A very long time ago it was decided to dredge out the mouth to allow for deep water ports upstream. The Army Corp of Engineers was instrumental in dredging out the river so that cargo ships could travel inland via the Mississippi. By interfering with Mother Nature, we upset the natural flow which contributed to the problem of the city being below sea level and needing the levies on both the river and the lake on the north side.

The ACE and local government has known about the vulnerability of New Orleans for DECADES. Congress has failed to appropriate adequate funding to shore up the levy system. Local government in the N.O. area has failed to impress upon Congress the severity of the situation.

The ACE and local officials had to know exactly where the water would flow in case of breaches in the levies, and exactly how high that water would be.

Those people living in those low-lying areas should have been made aware that flooding would be up to their roof tops, and they were in extreme danger of drowning. I just don't believe those people were made aware of the extreme danger they were in. Busses should have been provided for the evacuation of these people who had no cars or means to leave the city. It wasn't done, and as a result many people died.

There is plenty of blame to go around.

less0305
09-03-2005, 11:54 AM
And haven't we heard that N.O. has been actually sinking for years??

nanandjim
09-03-2005, 12:45 PM
I just saw on the news huge areas burning in NO...
Who do you think are setting these fires? Do you think that it is the same people who are shooting at helicopters, policemen and emergency vehicles who are there trying to help?

ETA: I learned at the age of 5 that the media manipulates what it shows to the public. I was in the first grade, and our school had an Easter bonnet contest. The photographer chose another little boy and me to be subjects of a newspaper article. He begged me to put my hand on the boy's hat as if I were helping him adjust it. I didn't want to touch a boy, and I resisted. :) He finally persuaded me to do it, but I wasn't happy about it. You can see in the picture that I am saying something mean to the boy, and he looks wide-eyed and scared! :) The caption read, "XX helps YY adjust his Easter hat."
Very small example--but I have seen first-hand on several occasions how the "facts" are manipulated.

Magnum PI
09-03-2005, 04:48 PM
I think some fires occur naturally, for example, when many chemicals get wet, they naturally combust. These thugs take advantage of this, and, yes I think some fires will be set on purpose.

Mabel
09-03-2005, 04:55 PM
I think some fires occur naturally, for example, when many chemicals get wet, they naturally combust. These thugs take advantage of this, and, yes I think some fires will be set on purpose.

I know at one point there were open natural gas lines all over the city. It would only take a spark to set off a fire.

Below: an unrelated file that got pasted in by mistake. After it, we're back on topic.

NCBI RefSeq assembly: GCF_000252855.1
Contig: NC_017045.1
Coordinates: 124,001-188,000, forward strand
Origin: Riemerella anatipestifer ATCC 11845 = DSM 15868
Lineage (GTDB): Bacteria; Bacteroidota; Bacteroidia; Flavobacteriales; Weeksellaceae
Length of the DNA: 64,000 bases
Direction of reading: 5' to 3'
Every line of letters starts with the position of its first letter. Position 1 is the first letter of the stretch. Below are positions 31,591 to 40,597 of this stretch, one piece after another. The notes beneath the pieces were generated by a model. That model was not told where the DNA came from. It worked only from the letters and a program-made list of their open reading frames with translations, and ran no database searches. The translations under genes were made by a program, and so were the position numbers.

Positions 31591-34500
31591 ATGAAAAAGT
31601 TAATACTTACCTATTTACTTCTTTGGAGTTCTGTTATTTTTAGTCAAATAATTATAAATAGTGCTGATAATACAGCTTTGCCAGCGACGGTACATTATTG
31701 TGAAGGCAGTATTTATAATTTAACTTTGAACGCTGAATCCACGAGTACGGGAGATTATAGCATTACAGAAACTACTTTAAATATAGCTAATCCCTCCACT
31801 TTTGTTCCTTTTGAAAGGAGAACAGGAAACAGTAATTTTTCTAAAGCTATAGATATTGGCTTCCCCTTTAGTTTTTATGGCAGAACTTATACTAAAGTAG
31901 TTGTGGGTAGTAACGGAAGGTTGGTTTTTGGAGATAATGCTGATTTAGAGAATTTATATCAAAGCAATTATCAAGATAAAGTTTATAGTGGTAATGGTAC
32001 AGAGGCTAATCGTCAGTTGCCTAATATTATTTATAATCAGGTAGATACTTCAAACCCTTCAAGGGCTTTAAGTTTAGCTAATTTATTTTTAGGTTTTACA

concernedperson
09-03-2005, 04:57 PM
I know at one point there were open natural gas lines all over the city. It would only take a spark to set off a fire.

I think that is the most likely scenario. The looters are having too much fun robbing and raping and shooting people,why bother with fire too.

Magnum PI
09-03-2005, 05:00 PM
Does anyone know the answer to this question: Why don't we beach one of our many nuclear subs near N.O. and use it's power plant to provide emergency electricity? These subs can power an entire town, they need no petrol, only a small crew, and are available NOW! I know there would be engineering challenges, but so what? We have one hell of a problem on our hands. Providing gasoline powered generators seem to have their own problems, like where do we get the gas? The sub, IMO, could be integrated to the grid and sit there for years producing mega-watts of power-no pollution or transportation problems like you have with portable generators. Maybe someone in the Navy could answer this. We just launched the Jimmy Carter, a monster sub itself. This would be a good break-in run...mpi

SieSie
09-03-2005, 05:00 PM
I haven't read the whole thread, yet, but I have my own ideas for long-term housing (I know we're not at that point just yet, this is just my "what-if" thoughts for the future of all the people left homeless):

I would start building large communities of Habitat for Humanity and Manufactured homes in safer, unaffected areas.

Instead of large corporations donating money to any of the charities where it has to go through a bunch of red-tape before ever being seen, have bedding companies, such as Serta, donate thousands of beds to fill these new homes. Have Kenmore, GE, Whirlpool and Frigidaire donate refrigerators, washers, dryers, and ovens for all of the homes. Have Sony and Panasonic donate 2 tv’s and 1 dvd player per household. Walmart can donate towels and sheets, while Kmart can donate alarm clocks and clothing. CVS can donate toiletries, while Kroger, Farmer Jack and other food stores can donate canned goods and dry goods. Pampers, Huggies and Luvs can donate diapers and formula. You get the point. All the way down to the carpet and window companies to build the houses to the little details that even Pier 1 Imports and Pottery Barn, etc. can provide to make the homes feel warm and reassuring (lamps, frames, home décor, etc…).